The COVID-19 pandemic has resulted in a well-documented surge in technology adoption across nearly all business sectors globally. As supply chains were interrupted and workplaces closed, companies had to automate processes and adopt digital communication platforms to ensure business continuity.
Before the outbreak, company global mobility (GM) functions had been slow to embrace automation. Despite the advantages of automation, some companies have been reluctant to move ahead because of the cost and effort of implementation and the disruption it would cause.
According to our recent Global Mobility Now survey, the most commonly automated process, salary calculations, was implemented by only 28% of companies. Although a similar proportion intended to automate this and many other processes, half of the companies had not automated any of them and did not intend to do.
Will the COVID-19 pandemic drive organizations to rethink their strategy regarding automation? Having now been forced down this route faster than intended, many companies are finding out that the technologies they had to adopt in a hurry have improved productivity in ways they hadn’t expected. Mindsets are changing to become more open to the possibilities that rapid adoption of technology can offer.
The key benefit of automating GM processes is that it frees up more time to spend on value-added tasks. It is a common goal of GM teams to become more strategic and less operational. Automating repetitive administrative tasks is a good way of creating space to do this, particularly when few companies are likely to be given the budget to take on additional staff.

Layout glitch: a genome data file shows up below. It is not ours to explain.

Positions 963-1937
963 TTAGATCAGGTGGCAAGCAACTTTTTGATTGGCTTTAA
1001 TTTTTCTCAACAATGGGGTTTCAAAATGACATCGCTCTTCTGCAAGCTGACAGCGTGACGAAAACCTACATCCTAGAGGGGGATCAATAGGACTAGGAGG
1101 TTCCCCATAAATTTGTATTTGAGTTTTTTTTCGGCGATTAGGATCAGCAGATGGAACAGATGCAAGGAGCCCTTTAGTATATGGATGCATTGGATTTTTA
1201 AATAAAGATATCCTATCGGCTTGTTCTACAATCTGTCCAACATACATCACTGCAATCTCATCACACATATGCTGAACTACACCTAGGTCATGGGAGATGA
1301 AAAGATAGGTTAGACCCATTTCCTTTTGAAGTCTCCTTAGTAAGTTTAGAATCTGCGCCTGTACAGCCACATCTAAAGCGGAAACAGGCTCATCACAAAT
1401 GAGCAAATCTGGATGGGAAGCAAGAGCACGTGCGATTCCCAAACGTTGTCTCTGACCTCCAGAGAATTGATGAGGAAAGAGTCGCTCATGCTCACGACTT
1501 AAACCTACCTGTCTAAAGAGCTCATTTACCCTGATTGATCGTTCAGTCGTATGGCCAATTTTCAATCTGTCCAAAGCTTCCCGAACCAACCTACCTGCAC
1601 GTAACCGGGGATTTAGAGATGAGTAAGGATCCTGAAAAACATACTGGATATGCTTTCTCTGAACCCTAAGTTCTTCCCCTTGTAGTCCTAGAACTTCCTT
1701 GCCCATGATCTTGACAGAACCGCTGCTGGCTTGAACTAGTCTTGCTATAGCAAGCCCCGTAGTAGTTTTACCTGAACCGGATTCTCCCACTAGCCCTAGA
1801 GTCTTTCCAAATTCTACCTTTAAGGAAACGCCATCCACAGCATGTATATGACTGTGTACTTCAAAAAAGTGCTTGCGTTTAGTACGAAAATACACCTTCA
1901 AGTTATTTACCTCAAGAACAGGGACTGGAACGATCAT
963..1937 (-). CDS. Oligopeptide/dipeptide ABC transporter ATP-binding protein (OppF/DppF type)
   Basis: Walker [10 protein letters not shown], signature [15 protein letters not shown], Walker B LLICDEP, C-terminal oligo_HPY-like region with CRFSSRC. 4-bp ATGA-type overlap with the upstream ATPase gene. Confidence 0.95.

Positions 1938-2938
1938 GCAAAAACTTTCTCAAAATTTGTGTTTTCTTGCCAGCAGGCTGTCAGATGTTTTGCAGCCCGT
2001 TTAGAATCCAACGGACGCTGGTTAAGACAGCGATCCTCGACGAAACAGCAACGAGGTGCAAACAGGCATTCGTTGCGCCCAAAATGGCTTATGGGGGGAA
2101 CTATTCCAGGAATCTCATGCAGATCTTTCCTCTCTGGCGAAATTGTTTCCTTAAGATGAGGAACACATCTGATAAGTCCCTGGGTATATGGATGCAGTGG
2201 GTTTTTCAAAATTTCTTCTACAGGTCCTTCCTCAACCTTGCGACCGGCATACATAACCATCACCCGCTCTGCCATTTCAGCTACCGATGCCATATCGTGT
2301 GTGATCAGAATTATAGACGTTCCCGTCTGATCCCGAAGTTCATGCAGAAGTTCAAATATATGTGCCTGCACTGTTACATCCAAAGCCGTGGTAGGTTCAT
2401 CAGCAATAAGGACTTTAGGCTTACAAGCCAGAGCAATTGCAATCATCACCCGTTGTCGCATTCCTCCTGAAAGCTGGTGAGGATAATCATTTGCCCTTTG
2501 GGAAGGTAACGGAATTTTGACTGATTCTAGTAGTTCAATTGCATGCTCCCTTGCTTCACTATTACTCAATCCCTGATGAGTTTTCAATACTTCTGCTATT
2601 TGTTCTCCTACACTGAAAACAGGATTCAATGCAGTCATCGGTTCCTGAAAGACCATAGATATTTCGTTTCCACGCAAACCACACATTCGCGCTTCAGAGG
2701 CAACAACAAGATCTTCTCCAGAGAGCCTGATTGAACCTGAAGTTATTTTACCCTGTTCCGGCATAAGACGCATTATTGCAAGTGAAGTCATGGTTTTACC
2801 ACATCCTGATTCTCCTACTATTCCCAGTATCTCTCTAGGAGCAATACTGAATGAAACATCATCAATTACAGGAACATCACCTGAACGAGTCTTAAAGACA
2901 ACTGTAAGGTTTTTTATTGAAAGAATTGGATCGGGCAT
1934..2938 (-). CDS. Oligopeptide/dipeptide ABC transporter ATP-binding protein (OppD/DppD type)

At the time of our latest Global Mobility and COVID-19 survey, 19% of respondents had already been instructed to reduce their mobility program costs as a direct result of the pandemic. A further 29% were expecting this to happen soon.
However, the lack of a budget is one of the primary reasons companies do not have progressed further with automation. Yet, ironically investment in this area can help considerably with cost control.
Companies that rate themselves as being successful at cost control are more likely than others to have introduced automation across all areas of their mobility programs. Notably, companies who felt they responded well to the COVID-19 pandemic were also more likely to use technology in their GM programs than those who thought they responded poorly.
Having the right technology to centralize information and automate appropriate processes can help companies work more effectively.
While further automation is predicted across various areas, growth is particularly expected in tracking (such as monitoring how many employees are on an assignment or traveling for business, key assignment-related dates, and other activity), reporting and analytics, and workflow management. Automation of these areas will become as commonplace as it is for calculations, which are currently the most commonly automated process.